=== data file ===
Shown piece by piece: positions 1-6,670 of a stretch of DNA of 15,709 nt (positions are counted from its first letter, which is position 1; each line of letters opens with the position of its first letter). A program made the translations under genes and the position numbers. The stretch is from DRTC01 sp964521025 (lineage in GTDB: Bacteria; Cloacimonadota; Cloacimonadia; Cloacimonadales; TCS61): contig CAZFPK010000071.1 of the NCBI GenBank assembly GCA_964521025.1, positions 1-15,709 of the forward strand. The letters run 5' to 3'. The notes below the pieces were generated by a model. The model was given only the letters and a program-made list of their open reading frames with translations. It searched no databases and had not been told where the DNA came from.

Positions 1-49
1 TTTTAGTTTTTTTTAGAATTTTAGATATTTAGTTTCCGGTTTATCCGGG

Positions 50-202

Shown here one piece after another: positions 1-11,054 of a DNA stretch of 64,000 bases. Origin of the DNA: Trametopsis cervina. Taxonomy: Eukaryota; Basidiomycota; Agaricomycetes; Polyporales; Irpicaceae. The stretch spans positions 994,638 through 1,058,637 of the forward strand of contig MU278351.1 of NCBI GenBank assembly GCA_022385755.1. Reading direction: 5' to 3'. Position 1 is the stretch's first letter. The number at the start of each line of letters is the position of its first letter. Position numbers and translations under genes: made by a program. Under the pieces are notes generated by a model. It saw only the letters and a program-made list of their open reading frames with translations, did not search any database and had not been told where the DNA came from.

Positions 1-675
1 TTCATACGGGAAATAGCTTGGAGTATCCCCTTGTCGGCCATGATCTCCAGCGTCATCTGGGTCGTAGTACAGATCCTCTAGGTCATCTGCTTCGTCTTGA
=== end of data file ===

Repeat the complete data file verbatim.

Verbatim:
Shown piece by piece: positions 1-6,670 of a stretch of DNA of 15,709 nt (positions are counted from its first letter, which is position 1; each line of letters opens with the position of its first letter). A program made the translations under genes and the position numbers. The stretch is from DRTC01 sp964521025 (lineage in GTDB: Bacteria; Cloacimonadota; Cloacimonadia; Cloacimonadales; TCS61): contig CAZFPK010000071.1 of the NCBI GenBank assembly GCA_964521025.1, positions 1-15,709 of the forward strand. The letters run 5' to 3'. The notes below the pieces were generated by a model. The model was given only the letters and a program-made list of their open reading frames with translations. It searched no databases and had not been told where the DNA came from.

Positions 1-49
1 TTTTAGTTTTTTTTAGAATTTTAGATATTTAGTTTCCGGTTTATCCGGG

Positions 50-202

Shown here one piece after another: positions 1-11,054 of a DNA stretch of 64,000 bases. Origin of the DNA: Trametopsis cervina. Taxonomy: Eukaryota; Basidiomycota; Agaricomycetes; Polyporales; Irpicaceae. The stretch spans positions 994,638 through 1,058,637 of the forward strand of contig MU278351.1 of NCBI GenBank assembly GCA_022385755.1. Reading direction: 5' to 3'. Position 1 is the stretch's first letter. The number at the start of each line of letters is the position of its first letter. Position numbers and translations under genes: made by a program. Under the pieces are notes generated by a model. It saw only the letters and a program-made list of their open reading frames with translations, did not search any database and had not been told where the DNA came from.

Positions 1-675
1 TTCATACGGGAAATAGCTTGGAGTATCCCCTTGTCGGCCATGATCTCCAGCGTCATCTGGGTCGTAGTACAGATCCTCTAGGTCATCTGCTTCGTCTTGA